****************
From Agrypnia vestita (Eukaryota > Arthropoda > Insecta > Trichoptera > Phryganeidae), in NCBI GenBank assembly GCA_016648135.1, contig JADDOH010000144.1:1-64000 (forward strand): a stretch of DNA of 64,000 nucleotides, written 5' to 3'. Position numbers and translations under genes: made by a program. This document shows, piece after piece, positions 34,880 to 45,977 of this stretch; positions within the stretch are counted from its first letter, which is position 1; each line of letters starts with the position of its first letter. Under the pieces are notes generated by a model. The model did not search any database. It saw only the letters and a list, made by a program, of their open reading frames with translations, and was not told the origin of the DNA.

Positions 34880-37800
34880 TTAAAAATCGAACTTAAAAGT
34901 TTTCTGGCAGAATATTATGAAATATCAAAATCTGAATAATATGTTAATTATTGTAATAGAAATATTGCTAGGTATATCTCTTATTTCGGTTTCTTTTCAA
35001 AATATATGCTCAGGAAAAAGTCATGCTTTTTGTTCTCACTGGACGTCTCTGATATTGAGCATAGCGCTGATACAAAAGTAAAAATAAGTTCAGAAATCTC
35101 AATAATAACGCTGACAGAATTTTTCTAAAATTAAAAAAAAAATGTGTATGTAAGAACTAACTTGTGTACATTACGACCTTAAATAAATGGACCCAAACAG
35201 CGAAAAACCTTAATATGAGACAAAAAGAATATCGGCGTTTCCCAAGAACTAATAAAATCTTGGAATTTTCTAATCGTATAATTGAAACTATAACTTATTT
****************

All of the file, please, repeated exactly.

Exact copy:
From Agrypnia vestita (Eukaryota > Arthropoda > Insecta > Trichoptera > Phryganeidae), in NCBI GenBank assembly GCA_016648135.1, contig JADDOH010000144.1:1-64000 (forward strand): a stretch of DNA of 64,000 nucleotides, written 5' to 3'. Position numbers and translations under genes: made by a program. This document shows, piece after piece, positions 34,880 to 45,977 of this stretch; positions within the stretch are counted from its first letter, which is position 1; each line of letters starts with the position of its first letter. Under the pieces are notes generated by a model. The model did not search any database. It saw only the letters and a list, made by a program, of their open reading frames with translations, and was not told the origin of the DNA.

Positions 34880-37800
34880 TTAAAAATCGAACTTAAAAGT
34901 TTTCTGGCAGAATATTATGAAATATCAAAATCTGAATAATATGTTAATTATTGTAATAGAAATATTGCTAGGTATATCTCTTATTTCGGTTTCTTTTCAA
35001 AATATATGCTCAGGAAAAAGTCATGCTTTTTGTTCTCACTGGACGTCTCTGATATTGAGCATAGCGCTGATACAAAAGTAAAAATAAGTTCAGAAATCTC
35101 AATAATAACGCTGACAGAATTTTTCTAAAATTAAAAAAAAAATGTGTATGTAAGAACTAACTTGTGTACATTACGACCTTAAATAAATGGACCCAAACAG
35201 CGAAAAACCTTAATATGAGACAAAAAGAATATCGGCGTTTCCCAAGAACTAATAAAATCTTGGAATTTTCTAATCGTATAATTGAAACTATAACTTATTT